Bioaccumulation and biomagnification of perfluoroalkyl acids and precursors in East Greenland polar bears and their ringed seal prey
By Gabriel Boisvert, Christian Sonne, Frank F. Rigét, Rune Dietz, and Robert J. Letcher
June 11, 2019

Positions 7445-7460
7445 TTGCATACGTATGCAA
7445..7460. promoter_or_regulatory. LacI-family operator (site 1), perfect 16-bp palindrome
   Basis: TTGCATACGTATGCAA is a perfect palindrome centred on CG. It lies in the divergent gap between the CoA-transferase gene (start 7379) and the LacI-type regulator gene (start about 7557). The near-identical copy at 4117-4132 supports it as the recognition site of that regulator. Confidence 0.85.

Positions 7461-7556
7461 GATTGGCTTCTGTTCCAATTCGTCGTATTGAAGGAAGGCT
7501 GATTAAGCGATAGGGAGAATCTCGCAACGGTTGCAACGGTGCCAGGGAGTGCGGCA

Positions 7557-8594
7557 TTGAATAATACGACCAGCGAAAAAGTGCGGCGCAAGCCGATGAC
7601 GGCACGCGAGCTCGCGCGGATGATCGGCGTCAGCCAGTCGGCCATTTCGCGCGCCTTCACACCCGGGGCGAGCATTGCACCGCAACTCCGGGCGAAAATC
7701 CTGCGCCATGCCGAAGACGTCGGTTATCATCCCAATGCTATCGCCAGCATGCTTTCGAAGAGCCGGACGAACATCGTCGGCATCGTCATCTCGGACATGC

The bioaccumulation and biomagnification of 22 major perfluoroalkyl substances (PFAS) were investigated in tissues of polar bears (Ursus maritimus) and their major prey species, the ringed seal (Pusa hispida), from the Scoresby Sound region of East Greenland. In polar bear liver the mean ΣPFSA (perfluoroalkyl sulfonic acid) concentration (C, C, C and C) was 2611 ± 202 ng/g wet weight (ww; 99% perfluorooctane sulfonate (PFOS)) and two orders of magnitude higher than the 20 ± 3 ng/g ww (89% PFOS) concentration in fat. The mean ΣPFSAs in seal liver was 111 ± 5 ng/g ww (98% PFOS) and three orders of magnitude higher relative to the 0.05 ± 0.01 ng/g ww concentration in blubber (100% perfluorohexane sulfonate). Perfluoro-1-octane sulfonamide (FOSA) was quantifiable in bear (mean 10 ± 1.4 ng/g ww) and seal (mean 0.6 ± 0.1 ng/g ww) liver but not in fat or blubber. The mean ΣPFCAs (C-C; perfluoroalkyl carboxylic acids) in bear liver (924 ± 71 ng/g ww) was much greater than in seal liver (74 ± 6 ng/g ww). In bear fat and seal blubber, the mean ΣPFCAs were 15 ± 1.9 and 0.9 ± 0.1 ng/g ww, respectively. Longer chain C to C PFCAs dominated in bear fat and seal blubber (60-80% of ΣPFCA), whereas shorter-chain C to C PFCAs dominated in the liver (85-90% of ΣPFCA). Biomagnification factors (BMFs) were orders of magnitude greater for PFHxS and C to C PFCAs when based on bear liver to seal blubber rather than bear liver to seal liver, and PFCA (C to C) BMFs decreased with increasing chain length. Seal blubber to bear liver BMFs better reflects the dietary exposure relationship of PFAS between bears and seals.